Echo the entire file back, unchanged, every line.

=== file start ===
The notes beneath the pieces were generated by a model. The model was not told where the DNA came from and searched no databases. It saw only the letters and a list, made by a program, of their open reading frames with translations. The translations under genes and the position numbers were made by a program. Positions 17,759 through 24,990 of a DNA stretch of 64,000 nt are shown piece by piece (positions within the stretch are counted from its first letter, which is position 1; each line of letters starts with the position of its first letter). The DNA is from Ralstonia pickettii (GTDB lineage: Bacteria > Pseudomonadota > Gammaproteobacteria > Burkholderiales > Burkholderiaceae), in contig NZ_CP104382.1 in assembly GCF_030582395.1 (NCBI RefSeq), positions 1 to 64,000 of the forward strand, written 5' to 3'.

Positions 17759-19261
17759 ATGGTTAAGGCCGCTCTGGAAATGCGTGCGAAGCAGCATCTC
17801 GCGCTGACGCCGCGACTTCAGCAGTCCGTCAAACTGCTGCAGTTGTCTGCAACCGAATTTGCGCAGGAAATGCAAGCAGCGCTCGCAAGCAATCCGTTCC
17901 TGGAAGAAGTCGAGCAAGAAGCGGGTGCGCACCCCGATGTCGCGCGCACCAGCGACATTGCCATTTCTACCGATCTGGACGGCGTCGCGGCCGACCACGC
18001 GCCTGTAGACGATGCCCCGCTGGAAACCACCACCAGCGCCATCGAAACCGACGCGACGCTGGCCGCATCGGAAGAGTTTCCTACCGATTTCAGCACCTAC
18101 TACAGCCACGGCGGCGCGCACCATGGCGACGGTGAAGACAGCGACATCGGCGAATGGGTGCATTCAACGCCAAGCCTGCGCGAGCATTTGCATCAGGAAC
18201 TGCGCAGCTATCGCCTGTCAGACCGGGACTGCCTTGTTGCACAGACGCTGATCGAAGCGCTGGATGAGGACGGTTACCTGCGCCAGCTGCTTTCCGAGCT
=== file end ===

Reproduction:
The notes beneath the pieces were generated by a model. The model was not told where the DNA came from and searched no databases. It saw only the letters and a list, made by a program, of their open reading frames with translations. The translations under genes and the position numbers were made by a program. Positions 17,759 through 24,990 of a DNA stretch of 64,000 nt are shown piece by piece (positions within the stretch are counted from its first letter, which is position 1; each line of letters starts with the position of its first letter). The DNA is from Ralstonia pickettii (GTDB lineage: Bacteria > Pseudomonadota > Gammaproteobacteria > Burkholderiales > Burkholderiaceae), in contig NZ_CP104382.1 in assembly GCF_030582395.1 (NCBI RefSeq), positions 1 to 64,000 of the forward strand, written 5' to 3'.

Positions 17759-19261
17759 ATGGTTAAGGCCGCTCTGGAAATGCGTGCGAAGCAGCATCTC
17801 GCGCTGACGCCGCGACTTCAGCAGTCCGTCAAACTGCTGCAGTTGTCTGCAACCGAATTTGCGCAGGAAATGCAAGCAGCGCTCGCAAGCAATCCGTTCC
17901 TGGAAGAAGTCGAGCAAGAAGCGGGTGCGCACCCCGATGTCGCGCGCACCAGCGACATTGCCATTTCTACCGATCTGGACGGCGTCGCGGCCGACCACGC
18001 GCCTGTAGACGATGCCCCGCTGGAAACCACCACCAGCGCCATCGAAACCGACGCGACGCTGGCCGCATCGGAAGAGTTTCCTACCGATTTCAGCACCTAC
18101 TACAGCCACGGCGGCGCGCACCATGGCGACGGTGAAGACAGCGACATCGGCGAATGGGTGCATTCAACGCCAAGCCTGCGCGAGCATTTGCATCAGGAAC
18201 TGCGCAGCTATCGCCTGTCAGACCGGGACTGCCTTGTTGCACAGACGCTGATCGAAGCGCTGGATGAGGACGGTTACCTGCGCCAGCTGCTTTCCGAGCT